There is no doubt that Alma Mahler indeed led a dramatic life. Not only was she married to the composer, Gustav Mahler, the architect, Walter Gropius, and the author, Franz Werfel, but she had affairs and flirtations with numerous men, many of some distinction. Everywhere she turned, she rubbed shoulders with the rich and famous. The list of those her life intersected with is quite mind boggling.
However, she was a deeply troubled woman who had severe problems in her relationships with not only the many men in her life but also her family and children. She would fluctuate, sometimes on a daily basis, from loving someone to hating them. The fascination of this book lies in that dichotomy. There are many quotes throughout the book in her own words taken directly from her diaries. And those words could often be so callous as to be truly shocking. Those who met her were either bewitched by her or repulsed by her.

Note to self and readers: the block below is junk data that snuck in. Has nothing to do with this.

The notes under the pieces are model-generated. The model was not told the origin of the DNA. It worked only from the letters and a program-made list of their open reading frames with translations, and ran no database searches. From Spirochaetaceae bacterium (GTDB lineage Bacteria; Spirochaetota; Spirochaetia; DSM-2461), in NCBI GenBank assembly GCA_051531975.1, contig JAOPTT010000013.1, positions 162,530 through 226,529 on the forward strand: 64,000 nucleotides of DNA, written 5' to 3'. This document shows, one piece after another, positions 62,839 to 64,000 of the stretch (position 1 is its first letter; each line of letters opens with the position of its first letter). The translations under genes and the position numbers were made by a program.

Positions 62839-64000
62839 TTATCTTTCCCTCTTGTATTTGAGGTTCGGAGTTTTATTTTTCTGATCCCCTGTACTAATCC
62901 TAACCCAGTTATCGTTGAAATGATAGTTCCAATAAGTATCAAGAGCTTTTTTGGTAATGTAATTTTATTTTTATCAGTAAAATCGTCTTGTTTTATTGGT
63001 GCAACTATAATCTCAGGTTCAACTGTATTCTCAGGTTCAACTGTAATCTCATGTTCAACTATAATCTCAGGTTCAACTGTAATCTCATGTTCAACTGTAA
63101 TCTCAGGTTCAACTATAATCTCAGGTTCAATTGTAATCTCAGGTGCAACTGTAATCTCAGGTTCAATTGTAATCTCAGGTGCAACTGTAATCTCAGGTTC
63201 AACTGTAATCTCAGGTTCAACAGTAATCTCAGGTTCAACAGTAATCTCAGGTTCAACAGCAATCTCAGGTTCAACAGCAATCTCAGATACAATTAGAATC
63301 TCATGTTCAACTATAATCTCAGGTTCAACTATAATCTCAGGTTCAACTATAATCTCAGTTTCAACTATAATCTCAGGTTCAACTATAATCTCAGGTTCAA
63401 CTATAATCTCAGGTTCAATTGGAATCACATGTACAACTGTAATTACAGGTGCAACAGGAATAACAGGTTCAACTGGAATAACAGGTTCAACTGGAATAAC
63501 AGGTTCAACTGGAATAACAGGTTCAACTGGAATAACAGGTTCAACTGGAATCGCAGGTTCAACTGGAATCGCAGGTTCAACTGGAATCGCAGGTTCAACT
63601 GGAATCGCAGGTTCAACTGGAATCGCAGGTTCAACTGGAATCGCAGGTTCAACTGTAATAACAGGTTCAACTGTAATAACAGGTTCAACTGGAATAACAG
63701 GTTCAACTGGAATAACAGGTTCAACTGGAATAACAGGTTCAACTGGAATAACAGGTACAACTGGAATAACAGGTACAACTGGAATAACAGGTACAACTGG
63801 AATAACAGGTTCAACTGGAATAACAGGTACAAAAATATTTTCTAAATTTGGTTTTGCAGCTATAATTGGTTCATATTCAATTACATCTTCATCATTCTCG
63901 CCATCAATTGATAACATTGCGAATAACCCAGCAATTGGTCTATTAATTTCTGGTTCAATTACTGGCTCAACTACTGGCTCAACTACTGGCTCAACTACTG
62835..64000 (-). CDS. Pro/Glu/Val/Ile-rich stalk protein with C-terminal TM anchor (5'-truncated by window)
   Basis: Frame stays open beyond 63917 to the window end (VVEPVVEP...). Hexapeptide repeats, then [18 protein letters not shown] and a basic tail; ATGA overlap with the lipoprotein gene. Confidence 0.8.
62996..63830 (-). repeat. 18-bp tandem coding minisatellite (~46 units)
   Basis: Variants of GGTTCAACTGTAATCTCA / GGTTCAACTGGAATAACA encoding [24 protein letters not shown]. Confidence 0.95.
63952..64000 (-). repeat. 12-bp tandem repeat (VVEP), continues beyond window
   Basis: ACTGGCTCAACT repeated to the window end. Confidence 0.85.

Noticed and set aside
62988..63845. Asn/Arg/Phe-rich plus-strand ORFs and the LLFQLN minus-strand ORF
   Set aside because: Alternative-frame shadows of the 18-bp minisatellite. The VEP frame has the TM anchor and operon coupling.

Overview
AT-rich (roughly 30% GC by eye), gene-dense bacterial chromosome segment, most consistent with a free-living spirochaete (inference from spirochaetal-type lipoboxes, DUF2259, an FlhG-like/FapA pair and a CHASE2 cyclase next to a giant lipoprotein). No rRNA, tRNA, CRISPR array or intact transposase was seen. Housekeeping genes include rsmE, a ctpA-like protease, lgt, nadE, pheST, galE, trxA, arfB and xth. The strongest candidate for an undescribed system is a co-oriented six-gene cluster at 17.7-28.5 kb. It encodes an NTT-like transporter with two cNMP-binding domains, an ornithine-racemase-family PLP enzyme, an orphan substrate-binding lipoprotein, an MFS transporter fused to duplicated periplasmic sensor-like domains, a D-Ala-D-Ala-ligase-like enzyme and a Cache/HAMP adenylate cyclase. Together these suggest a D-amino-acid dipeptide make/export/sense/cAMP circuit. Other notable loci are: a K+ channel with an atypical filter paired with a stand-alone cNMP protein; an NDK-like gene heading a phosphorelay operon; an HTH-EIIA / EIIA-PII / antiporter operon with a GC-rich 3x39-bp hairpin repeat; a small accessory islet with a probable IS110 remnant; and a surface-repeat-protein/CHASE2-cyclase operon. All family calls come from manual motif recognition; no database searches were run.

The author has done a wonderful job of putting this book together and attempting to work out exactly who this colorful personage was. The research done was meticulous and he’s written a very interesting book. Not only are you treated to reading about a fascinating life, but you also will have much insight into the lives of Mahler and Werfel and the intellectual scene of that time. I’m glad I read the hardcover edition of this book rather than a digital version since it’s full of interesting photos that wouldn’t have shown up well on my e-reader. The book itself is beautifully bound.
While you may not end up having much admiration for parts of Alma Mahler’s life, the fact that she created such a legend in her own lifetime is a masterpiece in itself.
I won a copy of this book on LibraryThings with the understanding that I would give an honest review.